By Jim Schutze
By Rachel Watts
By Lauren Drewes Daniels
By Anna Merlan
By Lee Escobedo
Robert Howard's birthplace, Peaster, Texas, is located in the Palo Pinto hills south of Fort Worth. These days you will be hard-pressed to find much of great interest about the early-day wanderings of Dr. Howard's family as it moved from one small community in need of a doctor to another--Bagwell, Seminole, Bronte, Cross Cut--before settling in Cross Plains in 1919 when son Robert was 13. It was there, in the windblown isolation of farm and ranch country, that he would spend the remaining 17 years of his short life, dreaming and writing of a time of bloody violence, romance, and rebellion. Sitting at a typewriter when most his age were plowing fields, picking cotton, or earning short wages down at Higginbotham's Hardware, often writing around the clock, sometimes yelling out the dialogue of his characters as he hammered at the keys, he frantically produced as many as 12,000 words in a single day. He made few friends and demonstrated little social grace when he did venture beyond the confines of the small frame house he and his parents, Isaac and Hester, called home.
There he wrote short stories, novellas, and poems--violent and erotic, bizarre and fanciful, always action-filled--that not even his neighbors read. His publishers were not the leading magazines of the time but, rather, the ever-growing list of cheaply produced weekly and monthly pulps that sold for a nickel or dime, featuring colorful covers that seldom failed to picture a scantily clad damsel in distress. The sword-and-sorcery fiction, for which he would become most famous, was done for such publications as Weird Tales, Avon Fantasy, Ghost Stories, Strange Tales, and Magic Carpet; he wrote Westerns for Argosy All-Story Weekly and Star Western; boxing fiction for Fight Stories and Dime Sports; and whodunits for Strange Detective and Startling Mysteries. There were even a few stories, written under various pen names, for such ribald, sold-under-the-counter magazines as Spicy Adventure. And there was his steady stream of dark verse, much of which found its way into publication despite little or no compensation.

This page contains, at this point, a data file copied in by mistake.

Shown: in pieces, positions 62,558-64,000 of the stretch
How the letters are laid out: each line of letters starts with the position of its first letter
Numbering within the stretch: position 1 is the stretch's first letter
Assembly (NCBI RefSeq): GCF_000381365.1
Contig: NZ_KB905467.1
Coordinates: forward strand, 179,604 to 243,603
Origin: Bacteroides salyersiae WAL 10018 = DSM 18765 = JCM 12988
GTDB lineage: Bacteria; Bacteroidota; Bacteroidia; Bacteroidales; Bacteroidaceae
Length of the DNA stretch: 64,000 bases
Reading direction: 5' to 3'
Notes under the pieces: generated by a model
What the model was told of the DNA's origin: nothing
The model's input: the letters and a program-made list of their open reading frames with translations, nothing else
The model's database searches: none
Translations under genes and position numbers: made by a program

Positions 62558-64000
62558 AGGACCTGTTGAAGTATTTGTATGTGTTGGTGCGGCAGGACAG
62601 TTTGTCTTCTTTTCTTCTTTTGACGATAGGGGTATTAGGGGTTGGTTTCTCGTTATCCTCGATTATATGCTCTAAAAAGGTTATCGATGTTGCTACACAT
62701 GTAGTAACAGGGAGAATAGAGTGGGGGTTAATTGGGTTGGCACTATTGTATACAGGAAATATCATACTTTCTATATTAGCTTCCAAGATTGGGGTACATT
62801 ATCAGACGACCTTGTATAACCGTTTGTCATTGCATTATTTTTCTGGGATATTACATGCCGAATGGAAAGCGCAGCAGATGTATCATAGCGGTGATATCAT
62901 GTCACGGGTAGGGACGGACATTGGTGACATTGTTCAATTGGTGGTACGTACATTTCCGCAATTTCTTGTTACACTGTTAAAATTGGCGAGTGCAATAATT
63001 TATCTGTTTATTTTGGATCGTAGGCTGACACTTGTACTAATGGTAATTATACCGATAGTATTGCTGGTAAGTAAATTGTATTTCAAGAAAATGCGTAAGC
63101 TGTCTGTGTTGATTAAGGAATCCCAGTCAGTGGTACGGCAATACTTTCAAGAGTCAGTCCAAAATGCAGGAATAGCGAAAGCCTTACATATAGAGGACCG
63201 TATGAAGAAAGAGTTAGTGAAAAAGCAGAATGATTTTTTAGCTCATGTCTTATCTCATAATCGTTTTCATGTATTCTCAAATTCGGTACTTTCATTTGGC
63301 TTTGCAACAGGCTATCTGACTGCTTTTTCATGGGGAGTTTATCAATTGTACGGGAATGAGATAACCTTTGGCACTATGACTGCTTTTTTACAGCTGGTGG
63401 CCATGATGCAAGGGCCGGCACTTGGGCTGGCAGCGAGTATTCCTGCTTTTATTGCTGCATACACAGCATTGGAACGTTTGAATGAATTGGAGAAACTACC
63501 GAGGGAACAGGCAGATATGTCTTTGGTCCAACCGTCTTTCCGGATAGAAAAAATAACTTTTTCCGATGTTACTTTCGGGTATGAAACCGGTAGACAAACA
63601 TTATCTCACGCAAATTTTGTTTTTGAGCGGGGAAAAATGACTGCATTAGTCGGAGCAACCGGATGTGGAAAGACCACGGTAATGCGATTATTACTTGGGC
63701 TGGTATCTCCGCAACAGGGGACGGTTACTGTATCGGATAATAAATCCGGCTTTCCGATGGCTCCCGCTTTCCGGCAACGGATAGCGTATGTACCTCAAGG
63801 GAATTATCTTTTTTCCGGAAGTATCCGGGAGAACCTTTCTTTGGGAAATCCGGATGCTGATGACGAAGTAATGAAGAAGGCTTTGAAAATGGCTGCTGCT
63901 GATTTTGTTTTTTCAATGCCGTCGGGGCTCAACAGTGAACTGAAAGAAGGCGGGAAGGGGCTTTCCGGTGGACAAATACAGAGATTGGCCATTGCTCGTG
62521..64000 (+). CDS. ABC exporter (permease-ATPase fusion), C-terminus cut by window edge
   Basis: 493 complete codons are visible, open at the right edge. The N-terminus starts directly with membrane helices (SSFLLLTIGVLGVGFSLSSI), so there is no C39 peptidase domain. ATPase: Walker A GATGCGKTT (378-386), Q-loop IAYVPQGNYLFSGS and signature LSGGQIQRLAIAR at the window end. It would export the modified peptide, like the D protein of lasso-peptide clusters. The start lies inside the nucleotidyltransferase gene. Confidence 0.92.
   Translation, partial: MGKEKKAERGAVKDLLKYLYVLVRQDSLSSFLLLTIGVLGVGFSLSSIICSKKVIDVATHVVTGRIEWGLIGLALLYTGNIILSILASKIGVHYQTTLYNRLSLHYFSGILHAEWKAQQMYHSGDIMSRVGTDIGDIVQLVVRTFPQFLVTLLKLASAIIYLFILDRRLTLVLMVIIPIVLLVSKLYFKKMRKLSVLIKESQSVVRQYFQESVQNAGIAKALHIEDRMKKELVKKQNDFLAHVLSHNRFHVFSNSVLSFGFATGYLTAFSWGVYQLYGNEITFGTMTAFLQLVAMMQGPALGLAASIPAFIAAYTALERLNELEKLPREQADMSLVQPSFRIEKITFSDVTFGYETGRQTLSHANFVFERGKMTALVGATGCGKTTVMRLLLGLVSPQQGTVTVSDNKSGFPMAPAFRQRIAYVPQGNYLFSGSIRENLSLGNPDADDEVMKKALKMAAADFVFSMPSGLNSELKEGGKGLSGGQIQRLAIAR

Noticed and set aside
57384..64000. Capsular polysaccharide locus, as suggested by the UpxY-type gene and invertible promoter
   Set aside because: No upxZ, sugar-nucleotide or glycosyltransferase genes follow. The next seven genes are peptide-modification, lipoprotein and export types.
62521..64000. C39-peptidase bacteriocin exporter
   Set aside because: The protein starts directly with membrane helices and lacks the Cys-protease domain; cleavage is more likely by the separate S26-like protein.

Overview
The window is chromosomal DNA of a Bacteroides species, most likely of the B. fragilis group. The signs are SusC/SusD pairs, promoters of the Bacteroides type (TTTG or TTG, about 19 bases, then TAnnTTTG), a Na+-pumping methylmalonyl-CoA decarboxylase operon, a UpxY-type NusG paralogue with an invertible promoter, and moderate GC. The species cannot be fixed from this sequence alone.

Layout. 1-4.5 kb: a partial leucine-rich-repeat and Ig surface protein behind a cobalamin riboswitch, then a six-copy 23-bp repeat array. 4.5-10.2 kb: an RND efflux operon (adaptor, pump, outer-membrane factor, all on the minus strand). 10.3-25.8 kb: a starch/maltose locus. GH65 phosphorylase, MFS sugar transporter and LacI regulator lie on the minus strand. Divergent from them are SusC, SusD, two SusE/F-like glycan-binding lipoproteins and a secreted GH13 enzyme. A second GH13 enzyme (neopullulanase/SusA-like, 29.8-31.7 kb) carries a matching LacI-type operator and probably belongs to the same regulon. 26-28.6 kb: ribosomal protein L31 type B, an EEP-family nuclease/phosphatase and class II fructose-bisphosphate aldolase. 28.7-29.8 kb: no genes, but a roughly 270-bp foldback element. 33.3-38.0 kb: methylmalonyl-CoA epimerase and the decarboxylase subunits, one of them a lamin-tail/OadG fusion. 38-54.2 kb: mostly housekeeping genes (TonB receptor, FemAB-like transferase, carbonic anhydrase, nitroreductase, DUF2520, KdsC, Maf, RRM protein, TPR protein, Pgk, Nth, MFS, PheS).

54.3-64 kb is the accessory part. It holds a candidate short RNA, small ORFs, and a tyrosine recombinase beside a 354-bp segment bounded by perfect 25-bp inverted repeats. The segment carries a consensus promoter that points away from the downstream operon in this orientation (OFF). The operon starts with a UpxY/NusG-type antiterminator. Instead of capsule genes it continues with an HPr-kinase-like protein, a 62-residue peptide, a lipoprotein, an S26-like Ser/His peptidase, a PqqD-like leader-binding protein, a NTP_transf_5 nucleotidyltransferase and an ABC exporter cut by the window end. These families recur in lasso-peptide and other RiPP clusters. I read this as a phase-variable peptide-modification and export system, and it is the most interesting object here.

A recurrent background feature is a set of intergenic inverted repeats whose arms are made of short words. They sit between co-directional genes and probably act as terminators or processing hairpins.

By the Depression '30s, Howard, the local curiosity, was among the most financially solvent residents of Cross Plains, earning about $2,000 annually. It was not, however, his bank account or literary accomplishments that fueled his local reputation. Rather, it was his odd behavior.
"He just didn't have much in common with folks around here," remembers Jack Scott, the lone surviving resident who actually knew Howard. A 20-year-old reporter for the weekly Cross Plains Review then, Scott remembers the writer as "a big strong guy who looked like a boxer." "But," he says, "I never remember him getting into any fights. He didn't play ball. Didn't go to the dances. He just didn't like many people."
As a high-school student Howard did little to distinguish himself; his closest brush with higher education came when he took courses in shorthand and bookkeeping during a one-semester stay at Howard Payne College (now University) in nearby Brownwood. On occasion he did hold down an odd job while waiting for his writing career to evolve: He worked for a time delivering mail for the post office but couldn't get along with the postmaster; same with the owner of the dry-goods store who briefly employed him. As a law-office stenographer he was, by his own judgment, untidy, absent-minded, and inefficient. He fared no better as a rod carrier for a local oil-seeking geologist.
With few friends, Howard wandered the hardscrabble landscape of Callahan County with his dog Patches, rarely missed a movie at the downtown Liberty Theater, occasionally hitched a ride to Abilene to attend a boxing exhibition or a football game, and used his photographic memory to store away plots of the books he steadily checked out of the local library. Legend has it that when there were no more books to read in his hometown, Howard made late-night break-ins of libraries in neighboring communities to "borrow" more books--always careful, so the story goes, to return them once they'd been read.
Clearly, Doc Howard's boy marched to his own beat. To a Cross Plains teacher and aspiring writer named Novalyne Price, with whom he was romantically involved for a short time, he confided that many of his stories and characters were products of vivid dreams that had visited his sleep since childhood. In her autobiographical recollection of their friendship, One Who Walks Alone (which was later adapted for the movie The Whole Wide World), she remembers a gentler, more sensitive Robert Howard who loved to talk of history and politics, poetry and philosophy. He was, she wrote, more shy than blusterous, far more gentlemanly than his writings might suggest.
There is the story, for example, of Howard's reaction to the death of his beloved dog. Grief-stricken when it became apparent the aging Patches was dying, Robert left town for several days, unable to bear the deathwatch. Only after his father had buried the dog beneath a pecan tree in the back yard did his son return home.
Then there was Howard's Oedipus-like relationship with his long-ill mother, who lavished every ounce of her protective attention on him. To those who knew the family, it was obvious that Hester Howard was closer to her son than she was to her husband. As Robert Howard once wrote in a letter to a fellow author, his mother "would deliver meals to my bedroom and carefully divert the slightest distractions when I was writing." She routinely read his manuscripts and delivered high praise for every word. Her conversations with neighbors always focused on the boundless pride she felt for her son and his remarkable talents.